The South China Morning Post (SCMP) released an article today called, “Too poor to work, too poor not to,” discussing the sentencing of a 73 year-old man who was convicted of using a person’s identification card in order to obtain the ability to work for a wage.
While I would not comment on the judicial system of Hong Kong, this ruling should spark a debate among the city’s citizens to question whether it should be proud of having a budget surplus, year-on-year. In the US, one of the top, if not usually the top, money spent is on social security. I wonder what it must be in Hong Kong?
The city officials need to begin addressing these key issues that will quite right stain its reputation as “Asia’s World City,” a brand name that they do not deserve. If this was the situation with your domestic house hold, how would you feel about your grandparents taking bus trips between neighborhoods of Hong Kong simply to make ends meet with selling cardboard?
Due to the paywall of the SCMP, I have inserted the article in quotations below. It was reported by Jennifer Ngo, a reporter with the SCMP who covers social issues, poverty and welfare, social injustice, human rights, culture and community in Hong Kong:
“An octogenarian who works as a cleaner despite receiving a head injury last year, and a 73-year-old security guard who faked his age to continue working – two examples of elderly Hongkongers denied their retirement by the need to make ends meet.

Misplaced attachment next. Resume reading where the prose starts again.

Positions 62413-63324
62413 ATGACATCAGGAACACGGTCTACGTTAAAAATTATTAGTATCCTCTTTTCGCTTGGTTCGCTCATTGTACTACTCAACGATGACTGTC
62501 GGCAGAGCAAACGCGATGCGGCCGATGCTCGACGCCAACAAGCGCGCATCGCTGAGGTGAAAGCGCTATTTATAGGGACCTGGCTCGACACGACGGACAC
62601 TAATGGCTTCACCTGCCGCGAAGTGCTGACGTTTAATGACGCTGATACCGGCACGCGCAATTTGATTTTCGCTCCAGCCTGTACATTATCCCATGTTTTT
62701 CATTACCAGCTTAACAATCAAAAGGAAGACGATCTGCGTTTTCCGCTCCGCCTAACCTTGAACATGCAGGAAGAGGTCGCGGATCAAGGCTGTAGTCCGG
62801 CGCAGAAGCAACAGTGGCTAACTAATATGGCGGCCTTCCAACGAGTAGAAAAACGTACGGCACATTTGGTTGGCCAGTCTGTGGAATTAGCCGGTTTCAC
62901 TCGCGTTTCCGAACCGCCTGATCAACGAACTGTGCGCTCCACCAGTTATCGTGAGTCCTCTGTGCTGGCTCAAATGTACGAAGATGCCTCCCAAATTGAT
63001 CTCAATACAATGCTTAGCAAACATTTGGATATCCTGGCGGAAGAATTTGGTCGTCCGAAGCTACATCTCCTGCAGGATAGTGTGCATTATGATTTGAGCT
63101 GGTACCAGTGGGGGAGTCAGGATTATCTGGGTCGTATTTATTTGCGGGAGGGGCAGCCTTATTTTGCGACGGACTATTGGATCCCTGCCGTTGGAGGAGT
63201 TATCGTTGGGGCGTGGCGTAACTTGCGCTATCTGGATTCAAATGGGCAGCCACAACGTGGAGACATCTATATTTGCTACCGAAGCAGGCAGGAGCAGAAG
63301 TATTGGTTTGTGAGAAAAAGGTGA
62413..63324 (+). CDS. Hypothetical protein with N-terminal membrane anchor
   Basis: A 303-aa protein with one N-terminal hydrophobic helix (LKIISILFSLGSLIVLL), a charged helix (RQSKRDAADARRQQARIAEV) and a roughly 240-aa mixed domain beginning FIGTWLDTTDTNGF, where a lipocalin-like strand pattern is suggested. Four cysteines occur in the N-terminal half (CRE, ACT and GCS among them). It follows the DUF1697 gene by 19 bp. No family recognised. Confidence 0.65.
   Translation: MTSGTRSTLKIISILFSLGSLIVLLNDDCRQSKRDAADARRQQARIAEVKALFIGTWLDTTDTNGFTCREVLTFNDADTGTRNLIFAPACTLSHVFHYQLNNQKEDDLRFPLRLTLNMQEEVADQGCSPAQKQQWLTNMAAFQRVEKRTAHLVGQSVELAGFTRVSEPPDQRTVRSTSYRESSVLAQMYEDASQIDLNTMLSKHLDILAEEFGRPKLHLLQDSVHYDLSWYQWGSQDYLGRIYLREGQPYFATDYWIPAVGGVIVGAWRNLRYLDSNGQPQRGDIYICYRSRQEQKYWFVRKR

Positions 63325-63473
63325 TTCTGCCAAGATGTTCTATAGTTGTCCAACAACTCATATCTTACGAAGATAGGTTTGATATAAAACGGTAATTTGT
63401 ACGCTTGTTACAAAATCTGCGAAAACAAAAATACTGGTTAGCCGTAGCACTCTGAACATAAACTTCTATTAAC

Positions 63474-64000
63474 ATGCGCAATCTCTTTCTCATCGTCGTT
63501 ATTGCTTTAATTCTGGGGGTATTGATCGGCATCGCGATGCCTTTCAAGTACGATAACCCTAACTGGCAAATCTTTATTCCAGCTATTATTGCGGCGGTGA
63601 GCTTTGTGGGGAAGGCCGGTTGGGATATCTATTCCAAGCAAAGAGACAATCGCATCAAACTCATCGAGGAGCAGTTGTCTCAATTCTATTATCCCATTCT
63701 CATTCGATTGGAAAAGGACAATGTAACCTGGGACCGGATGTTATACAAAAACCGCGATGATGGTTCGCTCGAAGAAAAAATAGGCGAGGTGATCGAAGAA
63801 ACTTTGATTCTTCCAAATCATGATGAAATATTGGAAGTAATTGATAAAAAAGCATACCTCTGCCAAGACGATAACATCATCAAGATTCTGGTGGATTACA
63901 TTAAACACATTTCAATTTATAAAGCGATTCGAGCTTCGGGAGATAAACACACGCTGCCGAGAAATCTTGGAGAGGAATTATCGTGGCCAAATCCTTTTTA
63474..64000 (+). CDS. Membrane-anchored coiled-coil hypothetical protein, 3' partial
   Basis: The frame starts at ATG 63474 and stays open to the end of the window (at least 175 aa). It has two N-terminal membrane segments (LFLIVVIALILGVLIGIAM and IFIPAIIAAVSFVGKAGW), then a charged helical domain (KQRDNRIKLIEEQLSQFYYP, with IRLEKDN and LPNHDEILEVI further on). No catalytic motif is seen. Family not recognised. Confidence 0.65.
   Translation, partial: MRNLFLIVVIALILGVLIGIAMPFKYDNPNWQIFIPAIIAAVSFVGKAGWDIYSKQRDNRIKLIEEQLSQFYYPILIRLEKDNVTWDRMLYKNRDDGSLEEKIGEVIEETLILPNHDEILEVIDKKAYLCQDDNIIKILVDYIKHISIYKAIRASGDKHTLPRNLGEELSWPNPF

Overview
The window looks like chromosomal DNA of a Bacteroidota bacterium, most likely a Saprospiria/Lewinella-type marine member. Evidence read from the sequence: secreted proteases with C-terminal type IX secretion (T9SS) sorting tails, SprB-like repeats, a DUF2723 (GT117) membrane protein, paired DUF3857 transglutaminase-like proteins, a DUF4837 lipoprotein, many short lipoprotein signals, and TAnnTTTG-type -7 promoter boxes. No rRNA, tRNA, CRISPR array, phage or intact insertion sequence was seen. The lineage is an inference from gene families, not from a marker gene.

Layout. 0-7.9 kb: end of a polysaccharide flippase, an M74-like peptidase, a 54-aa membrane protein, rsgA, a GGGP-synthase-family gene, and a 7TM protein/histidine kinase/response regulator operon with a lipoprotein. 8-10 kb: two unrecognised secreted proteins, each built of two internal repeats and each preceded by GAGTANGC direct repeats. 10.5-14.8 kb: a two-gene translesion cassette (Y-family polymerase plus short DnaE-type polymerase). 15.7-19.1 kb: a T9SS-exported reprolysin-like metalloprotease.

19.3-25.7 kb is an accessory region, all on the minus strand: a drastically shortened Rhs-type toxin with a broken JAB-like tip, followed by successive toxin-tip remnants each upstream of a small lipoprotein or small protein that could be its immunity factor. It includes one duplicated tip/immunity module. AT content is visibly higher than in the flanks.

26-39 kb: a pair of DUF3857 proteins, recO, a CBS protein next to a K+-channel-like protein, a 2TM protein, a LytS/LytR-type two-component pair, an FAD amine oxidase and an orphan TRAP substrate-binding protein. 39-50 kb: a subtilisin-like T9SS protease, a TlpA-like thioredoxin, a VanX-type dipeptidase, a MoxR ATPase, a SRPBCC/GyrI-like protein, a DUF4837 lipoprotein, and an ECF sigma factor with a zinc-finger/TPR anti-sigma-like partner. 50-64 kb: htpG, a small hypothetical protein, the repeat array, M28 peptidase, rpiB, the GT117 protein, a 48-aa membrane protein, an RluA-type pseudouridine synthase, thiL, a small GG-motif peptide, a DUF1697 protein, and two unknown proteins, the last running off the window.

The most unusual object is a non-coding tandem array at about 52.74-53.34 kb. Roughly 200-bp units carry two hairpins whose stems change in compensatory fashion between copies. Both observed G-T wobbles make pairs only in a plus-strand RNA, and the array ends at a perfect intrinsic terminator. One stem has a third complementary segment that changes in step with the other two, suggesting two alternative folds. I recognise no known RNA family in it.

The security guard, Shih Chiao-jen, was jailed for four months last month for using a false identity card to claim he was 11 years younger, a case which shone a light on the lack of retirement protection in the city.
“If I work, I earn a few dollars. If I don’t work, I use those dollars without replacing them,” said the cleaner, Wong Siu-ying, 85. Wong previously held a job handing out fliers on the street until she fell and injured her head last year. Now she takes the odd cleaning job while hoping to find something more regular.
“I’ll do anything. If I don’t, I won’t even be able to pay the rent,” she said.
In her spare time, Wong collects cardboard and rubbish to sell in an effort to make a few extra dollars. She says she sometimes travels from her home in Choi Hung to as far as Sha Tin or Ma On Shan to collect cardboard.
“It’s HK$4 to get there and back, but the stuff is worth over HK$10. You can’t choose how much you earn – you can only try to earn something,” she said.
Wong is not on Comprehensive Social Security Assistance – a means-tested supplement for those whose income is not sufficient to meet basic needs – but does receive HK$2,285 a month in Old Age Living Allowance.
“This is the result of having no retirement protection,” said Ng Wai-tung, a community organiser at the Society for Community Organisation. “We are pushing our elderly back out to work in the streets, because retirement would mean not having enough to live on.”
Ng called on the government to revive talks on implementing a universal pension scheme and greater retirement protection.
“While Shih did use fake identification, it’s important to place his actions in context – he just wanted to work. He needed to work,” Ng said.
The elderly work not because they love their jobs, but because they need to earn to live, he said.
Ng said Shih would have found it hard to find a full-time job had he disclosed his age.
Cleaning and building security are the most common areas of work for elderly people, Ng said. Some also work as hawkers, give out fliers or deliver parcels.
There is no statutory retirement age in Hong Kong. Individual companies and industries observe their own retirement age, and some have age limits.
Chief Executive Leung Chun-ying commissioned a public consultation on retirement protection earlier this year following the release last year of a report detailing the findings of a one-year study on the issue.”